In DTV's own 2013 annual report, two material risk factors faced by the company include increased customer churn and increased subscriber acquisition cost. While this is specifically from DirecTV's annual report, the same can be said for any other the major cable companies, such as Dish Network, Time Warner Cable, and Verizon. A ruling in favor of Aereo has the potential to impact both risk factors. The low-cost alternative to satellite for many of the cable customers will certainly entice some to leave the dish behind, increasing customer churn. Cable companies are extremely dependent on a growing customer base to continue driving up revenue; a service that disrupts growth of the customer base poses a serious threat to these cable companies, who will be forced to find alternative sources of revenue.
The catch-22 here is that raising subscription costs would just drive more people away, forcing them to consider other ways to maintain profitability, such as fighting for lower costs from the broadcasting companies. According to data from Trefis.com, on average, 16% of broadcast companies' stock price stems from these fees collected from cable companies to stream their content; they won't give it up without a fight. While Disney and 21st Century Fox are well-diversified and will suffer minor damage if revenues from re-broadcasting fees drop, CBS and Comcast see nearly one-fourth of their revenue from these sources; CBS and Comcast will be much more susceptible to changes in these fees. If the cable companies are unsuccessful in lowering the cost to stream the broadcast companies' content, the drop in customers is likely to cause the broadcasters to try to pass the cost back on to the cable company. So, the spiral continues, each wanting the other to carry the cost of increased competition.
What Will the Supreme Court Decide?
The decision is up in the air; the Wall Street Journal posted an article today describing the conflicted justices. According to the article, the Supreme Court Justices are having a hard time weighing the consequences of either side. Both carry significant implications for the future of broadcasting. The justices worry that a ruling against Aereo would carry a significant impact on future cases involving cloud-based services; however, they also worry that siding with Aereo will encourage skating through holes in copyright laws.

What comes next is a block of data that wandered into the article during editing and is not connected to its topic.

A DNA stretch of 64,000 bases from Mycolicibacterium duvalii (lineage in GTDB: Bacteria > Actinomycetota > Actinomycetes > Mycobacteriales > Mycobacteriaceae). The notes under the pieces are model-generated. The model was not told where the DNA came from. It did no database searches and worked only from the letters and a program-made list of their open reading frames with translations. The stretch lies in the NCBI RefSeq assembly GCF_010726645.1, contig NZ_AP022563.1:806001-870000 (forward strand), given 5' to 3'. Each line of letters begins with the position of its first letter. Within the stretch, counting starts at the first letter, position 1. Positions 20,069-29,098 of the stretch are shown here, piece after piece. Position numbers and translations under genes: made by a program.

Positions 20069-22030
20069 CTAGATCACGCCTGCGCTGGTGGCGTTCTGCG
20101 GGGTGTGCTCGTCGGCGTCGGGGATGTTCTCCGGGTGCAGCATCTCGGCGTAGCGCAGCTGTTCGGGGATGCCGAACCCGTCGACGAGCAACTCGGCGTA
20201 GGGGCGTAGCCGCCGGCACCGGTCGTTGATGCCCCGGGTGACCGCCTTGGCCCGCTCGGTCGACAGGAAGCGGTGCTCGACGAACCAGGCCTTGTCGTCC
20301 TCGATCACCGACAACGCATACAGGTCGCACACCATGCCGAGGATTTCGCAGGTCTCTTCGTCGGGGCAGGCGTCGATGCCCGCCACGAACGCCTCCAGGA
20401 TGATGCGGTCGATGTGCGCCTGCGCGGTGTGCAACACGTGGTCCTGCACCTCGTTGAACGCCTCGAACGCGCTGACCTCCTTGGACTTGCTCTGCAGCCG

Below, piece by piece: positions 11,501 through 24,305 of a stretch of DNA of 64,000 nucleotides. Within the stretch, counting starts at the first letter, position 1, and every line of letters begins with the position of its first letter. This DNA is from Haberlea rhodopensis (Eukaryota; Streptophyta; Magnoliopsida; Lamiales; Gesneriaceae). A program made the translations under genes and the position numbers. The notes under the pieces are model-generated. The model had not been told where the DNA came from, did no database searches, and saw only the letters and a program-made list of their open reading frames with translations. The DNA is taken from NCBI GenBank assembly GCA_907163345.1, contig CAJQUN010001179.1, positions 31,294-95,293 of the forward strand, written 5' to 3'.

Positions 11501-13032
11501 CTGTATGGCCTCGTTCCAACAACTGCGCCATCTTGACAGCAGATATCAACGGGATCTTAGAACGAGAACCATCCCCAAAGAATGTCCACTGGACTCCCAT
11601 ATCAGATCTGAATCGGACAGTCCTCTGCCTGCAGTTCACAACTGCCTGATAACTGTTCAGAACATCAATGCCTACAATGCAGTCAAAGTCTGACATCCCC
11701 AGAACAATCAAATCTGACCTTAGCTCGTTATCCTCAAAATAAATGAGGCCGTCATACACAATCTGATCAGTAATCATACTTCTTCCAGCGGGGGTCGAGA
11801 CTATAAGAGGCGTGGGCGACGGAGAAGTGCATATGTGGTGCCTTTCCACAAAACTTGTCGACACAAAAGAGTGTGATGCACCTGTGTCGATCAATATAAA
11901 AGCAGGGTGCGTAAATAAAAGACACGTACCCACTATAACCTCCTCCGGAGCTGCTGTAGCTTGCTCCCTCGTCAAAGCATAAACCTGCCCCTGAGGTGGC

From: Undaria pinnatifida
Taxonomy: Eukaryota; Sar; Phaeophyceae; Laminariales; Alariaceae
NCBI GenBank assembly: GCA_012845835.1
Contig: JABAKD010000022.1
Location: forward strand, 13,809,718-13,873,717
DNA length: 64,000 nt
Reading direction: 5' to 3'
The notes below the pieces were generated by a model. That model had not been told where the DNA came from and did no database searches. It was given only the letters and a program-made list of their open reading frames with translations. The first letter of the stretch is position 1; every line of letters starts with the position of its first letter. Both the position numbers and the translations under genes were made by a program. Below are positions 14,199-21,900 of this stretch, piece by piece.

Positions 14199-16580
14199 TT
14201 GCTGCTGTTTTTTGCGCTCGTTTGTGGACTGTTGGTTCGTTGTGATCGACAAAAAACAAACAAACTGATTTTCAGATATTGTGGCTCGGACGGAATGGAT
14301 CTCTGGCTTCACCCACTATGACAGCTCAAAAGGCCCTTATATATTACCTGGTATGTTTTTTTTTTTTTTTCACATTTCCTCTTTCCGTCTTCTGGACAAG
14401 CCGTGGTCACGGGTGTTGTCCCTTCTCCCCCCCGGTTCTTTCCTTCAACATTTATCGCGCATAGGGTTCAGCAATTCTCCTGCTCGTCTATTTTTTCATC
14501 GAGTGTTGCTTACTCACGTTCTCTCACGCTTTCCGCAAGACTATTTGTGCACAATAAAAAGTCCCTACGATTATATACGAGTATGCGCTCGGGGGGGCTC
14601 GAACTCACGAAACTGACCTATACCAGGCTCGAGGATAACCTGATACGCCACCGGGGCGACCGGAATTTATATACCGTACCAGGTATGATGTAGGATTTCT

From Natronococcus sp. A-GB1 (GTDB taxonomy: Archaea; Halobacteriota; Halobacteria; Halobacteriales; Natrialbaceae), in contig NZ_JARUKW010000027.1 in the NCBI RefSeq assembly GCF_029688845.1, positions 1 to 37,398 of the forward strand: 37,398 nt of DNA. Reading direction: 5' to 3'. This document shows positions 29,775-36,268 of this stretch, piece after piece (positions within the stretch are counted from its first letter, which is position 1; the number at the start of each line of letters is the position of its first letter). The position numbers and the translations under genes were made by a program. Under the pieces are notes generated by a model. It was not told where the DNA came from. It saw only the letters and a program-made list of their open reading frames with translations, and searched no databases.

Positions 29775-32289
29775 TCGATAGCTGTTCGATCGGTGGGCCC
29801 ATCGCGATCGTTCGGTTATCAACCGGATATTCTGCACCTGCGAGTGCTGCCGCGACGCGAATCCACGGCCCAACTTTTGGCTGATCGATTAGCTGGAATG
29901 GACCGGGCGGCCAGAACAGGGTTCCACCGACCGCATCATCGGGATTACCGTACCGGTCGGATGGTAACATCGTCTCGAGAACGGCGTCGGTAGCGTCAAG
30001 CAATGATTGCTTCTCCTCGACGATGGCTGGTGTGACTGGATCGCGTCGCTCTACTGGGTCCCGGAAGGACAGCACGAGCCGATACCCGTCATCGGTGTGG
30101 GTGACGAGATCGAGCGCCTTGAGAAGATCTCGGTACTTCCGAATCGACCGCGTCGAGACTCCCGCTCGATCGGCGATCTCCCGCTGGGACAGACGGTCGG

As for whether or not I think they will side with Aereo, I believe they will. Aereo is retransmitting over-the-air signals that are freely available to anyone in the service area with an antenna. What they are doing is effectively no different than purchasing an antenna from an electronics store and watching it yourself. Several of the justices has expressed concern that a ruling against Aereo will affect cloud services, such as Dropbox, Google Music, and Apple's iCloud; they also strongly expressed that they do not want the ruling on this case to affect future technological advances that may be a similar business model as Aereo. In the end, the justices will likely be nearly split down the middle, allowing Aereo to continue rebroadcasting the OTA signals -- perhaps with a condition that will satisfy the cable companies, such as requiring Aereo to pay royalties to the program providers.
Regardless of the outcome, this case will have a lasting impact on both the broadcast service and online video service industries as a whole. If the Supreme Court rules in favor of Aereo, the effect on the broadcast industry could be devastating in the long run. On the other hand, such a ruling would spur a boom in internet set-top box and smart TV providers. If you think there's a chance that the Supreme Court will rule in favor of Aereo, steer clear of companies like TWC, DISH, DTV, FOX, CBS, CMCSA, VZ, and DIS until the fight is over as to who will bear the cost of dropping rebroadcasting revenue. You might also consider picking up a few shares of GOOG, AAPL, and AMZN for the long term, as sales of set-top boxes will rise.
Disclosure: I have no positions in any stocks mentioned, and no plans to initiate any positions within the next 72 hours. I wrote this article myself, and it expresses my own opinions. I am not receiving compensation for it (other than from Seeking Alpha). I have no business relationship with any company whose stock is mentioned in this article.